kevinkr 25th November 2012 10:36 PM

:cop: Moved to the proper forum for this discussion.

cyclecamper 26th November 2012 06:28 PM

We would probably need to know more about how you want to use it; live or studio, direct to pwoer amps or crossovers or mixing board, consistent setup or continuously changing.

There's cheap direct boxes and expensive ones. Places like Guitar Center sometimes have really cheap direct boxes on sale as loss leaders selling for less than the parts cost. The input for a board or even power amp input is sensitive enough that you really only need a little transformer. BUT live sound can have a dynamic range far exceeding the norms for any recorded material, and you also need to accomodate the mismatches and volume changes that occur during a live gig. Low-frequency extension increases the amount of iron required, but IMHO the advantage of a bigger tranny is being able to drive any load, even if the guy at the board has a big pad on your channel.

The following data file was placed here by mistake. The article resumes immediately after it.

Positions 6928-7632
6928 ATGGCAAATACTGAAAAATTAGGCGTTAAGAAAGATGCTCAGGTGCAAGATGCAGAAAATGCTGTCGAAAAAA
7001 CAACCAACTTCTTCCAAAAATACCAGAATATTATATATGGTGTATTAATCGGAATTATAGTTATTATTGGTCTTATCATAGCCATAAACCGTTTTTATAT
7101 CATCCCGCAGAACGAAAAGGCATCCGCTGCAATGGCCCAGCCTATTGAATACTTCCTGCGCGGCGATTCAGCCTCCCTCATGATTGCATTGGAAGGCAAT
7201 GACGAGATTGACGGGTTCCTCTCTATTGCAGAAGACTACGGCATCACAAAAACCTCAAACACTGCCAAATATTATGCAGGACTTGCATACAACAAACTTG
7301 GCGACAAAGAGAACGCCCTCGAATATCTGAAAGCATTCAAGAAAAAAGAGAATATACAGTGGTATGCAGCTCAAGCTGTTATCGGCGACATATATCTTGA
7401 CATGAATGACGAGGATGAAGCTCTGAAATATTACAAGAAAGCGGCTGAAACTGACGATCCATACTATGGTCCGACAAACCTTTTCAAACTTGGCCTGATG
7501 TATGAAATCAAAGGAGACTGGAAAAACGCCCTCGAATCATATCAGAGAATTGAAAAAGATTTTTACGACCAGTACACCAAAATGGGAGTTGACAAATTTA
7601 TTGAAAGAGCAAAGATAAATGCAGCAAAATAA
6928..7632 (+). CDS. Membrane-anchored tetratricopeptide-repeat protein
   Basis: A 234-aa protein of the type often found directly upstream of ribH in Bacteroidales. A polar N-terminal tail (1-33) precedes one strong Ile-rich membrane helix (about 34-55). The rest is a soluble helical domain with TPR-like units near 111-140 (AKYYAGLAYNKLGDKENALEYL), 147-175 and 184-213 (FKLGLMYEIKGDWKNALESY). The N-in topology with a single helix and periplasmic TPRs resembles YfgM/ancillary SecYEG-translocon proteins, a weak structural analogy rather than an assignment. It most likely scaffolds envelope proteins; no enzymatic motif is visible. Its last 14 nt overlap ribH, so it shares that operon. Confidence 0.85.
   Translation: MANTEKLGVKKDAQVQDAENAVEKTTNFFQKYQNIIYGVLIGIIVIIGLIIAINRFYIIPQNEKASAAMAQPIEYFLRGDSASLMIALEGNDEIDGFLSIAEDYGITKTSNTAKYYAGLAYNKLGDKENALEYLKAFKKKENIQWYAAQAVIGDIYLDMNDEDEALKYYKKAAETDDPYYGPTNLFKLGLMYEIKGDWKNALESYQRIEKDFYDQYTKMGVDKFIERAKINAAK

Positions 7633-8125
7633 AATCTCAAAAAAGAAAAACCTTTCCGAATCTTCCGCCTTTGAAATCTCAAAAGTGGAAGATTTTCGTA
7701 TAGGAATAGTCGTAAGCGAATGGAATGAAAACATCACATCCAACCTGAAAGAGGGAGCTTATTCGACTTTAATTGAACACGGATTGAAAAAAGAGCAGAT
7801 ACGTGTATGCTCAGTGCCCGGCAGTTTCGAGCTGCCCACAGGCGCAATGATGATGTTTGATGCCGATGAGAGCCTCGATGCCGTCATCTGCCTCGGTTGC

T A Weber sells a kit for building a balanced low-impedance output into your amp. It uses a teensie transformer, and works as long as you drive it with the correct voltage, so it includes resistors and a potentiometer. I'm sure you can source the parts even cheaper. It's intended to connect to the amp output, not preamp output, but can probably be used for either. But it has no meter, so I imagine you have to adjust it every time you change the volume at guitar or preamp, and work with the guy at the mixing board to adjust his pad and level using his VU meter, as you need to keep your drive low and the board input sensitive so that you don't overdrive the transformer.